On Sunday, I put up my precious and most-beloved village, and saw snowflakes. For a few minutes, snow was there, and I watched at the window thinking it was an illusion. As nonchalantly as it started, it stopped. In that moment, I missed Illinois more than I can say.
I had a memory of standing in Ann's apartment in Hyde Park near the University of Chicago watching the snow pile up, later walking in our wool coats and leather boots to the Medici for a bowl of ravioli, and later watching Roman Holiday on her tiny TV as the snow continued to fall past the streetlights.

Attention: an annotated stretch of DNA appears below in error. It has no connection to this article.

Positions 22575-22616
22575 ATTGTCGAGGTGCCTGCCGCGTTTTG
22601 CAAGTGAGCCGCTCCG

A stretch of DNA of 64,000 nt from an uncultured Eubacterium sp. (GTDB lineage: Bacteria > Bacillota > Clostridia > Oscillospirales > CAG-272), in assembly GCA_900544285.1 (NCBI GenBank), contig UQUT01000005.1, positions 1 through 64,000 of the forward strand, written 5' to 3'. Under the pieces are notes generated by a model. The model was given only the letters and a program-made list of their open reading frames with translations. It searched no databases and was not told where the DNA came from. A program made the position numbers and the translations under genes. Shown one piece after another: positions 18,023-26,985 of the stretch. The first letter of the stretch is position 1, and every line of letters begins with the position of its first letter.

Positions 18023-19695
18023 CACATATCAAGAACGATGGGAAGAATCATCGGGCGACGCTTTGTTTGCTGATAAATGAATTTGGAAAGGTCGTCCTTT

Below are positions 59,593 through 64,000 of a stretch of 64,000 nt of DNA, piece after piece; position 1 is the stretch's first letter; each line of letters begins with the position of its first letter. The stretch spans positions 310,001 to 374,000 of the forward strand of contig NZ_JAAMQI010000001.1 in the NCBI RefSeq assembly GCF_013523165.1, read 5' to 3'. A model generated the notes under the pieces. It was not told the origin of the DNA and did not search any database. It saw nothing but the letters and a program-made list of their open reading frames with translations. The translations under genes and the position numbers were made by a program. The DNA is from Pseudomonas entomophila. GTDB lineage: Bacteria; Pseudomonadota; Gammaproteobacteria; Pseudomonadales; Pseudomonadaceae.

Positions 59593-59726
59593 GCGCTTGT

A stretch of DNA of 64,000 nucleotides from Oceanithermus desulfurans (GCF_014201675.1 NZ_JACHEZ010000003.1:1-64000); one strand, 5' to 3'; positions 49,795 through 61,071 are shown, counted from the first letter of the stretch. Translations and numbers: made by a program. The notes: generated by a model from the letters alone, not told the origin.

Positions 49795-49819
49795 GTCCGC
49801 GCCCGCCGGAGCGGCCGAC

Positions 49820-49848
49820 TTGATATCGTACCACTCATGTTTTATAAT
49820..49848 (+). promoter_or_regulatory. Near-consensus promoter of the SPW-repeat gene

Until I moved to Oregon ten years ago, snow was a major part of my life. It's a major part of most Midwesterners' lives, really. There's a sort of camaraderie snow engenders that rain doesn't inspire. Snow seemed to unite us. I walked to Keystone Park with my pom-pom topped skates over my shoulder most Sundays. I'd meet Monica at the end of my street. At school she acknowledged me if necessary, but back in our neighborhood we had a secret, simpler life we rarely discussed beyond its borders. Underneath our jeans we'd wear long underwear, two pairs of socks. At the park, they'd plow the snow into stout, frozen berms and then flood the big field, adding layer after layer of ice. We'd change into our skates in the old warming house then skate for hours and hours, practicing figures, chasing and fleeing, learning to spin, thinking up complicated routines and judging each other harshly for our efforts. We were not good, and neither of us had ever had a lesson, but we skated in that park every winter for years. Behind the huge, gnarled oak trees of our old, pretty town the sun set low and glowing. It was so, so cold. I'd walk home as it was getting dark, and the house would be dark and very warm, my mom making sauce, my dad smoking and watching Channel 11. I'd stand at the sink, frozen-cheeked and wild-eyed, and run my hands under warm water until I could feel my fingers again. Then I'd stand there, still and warming, until someone told me to shut the water off already, and move along.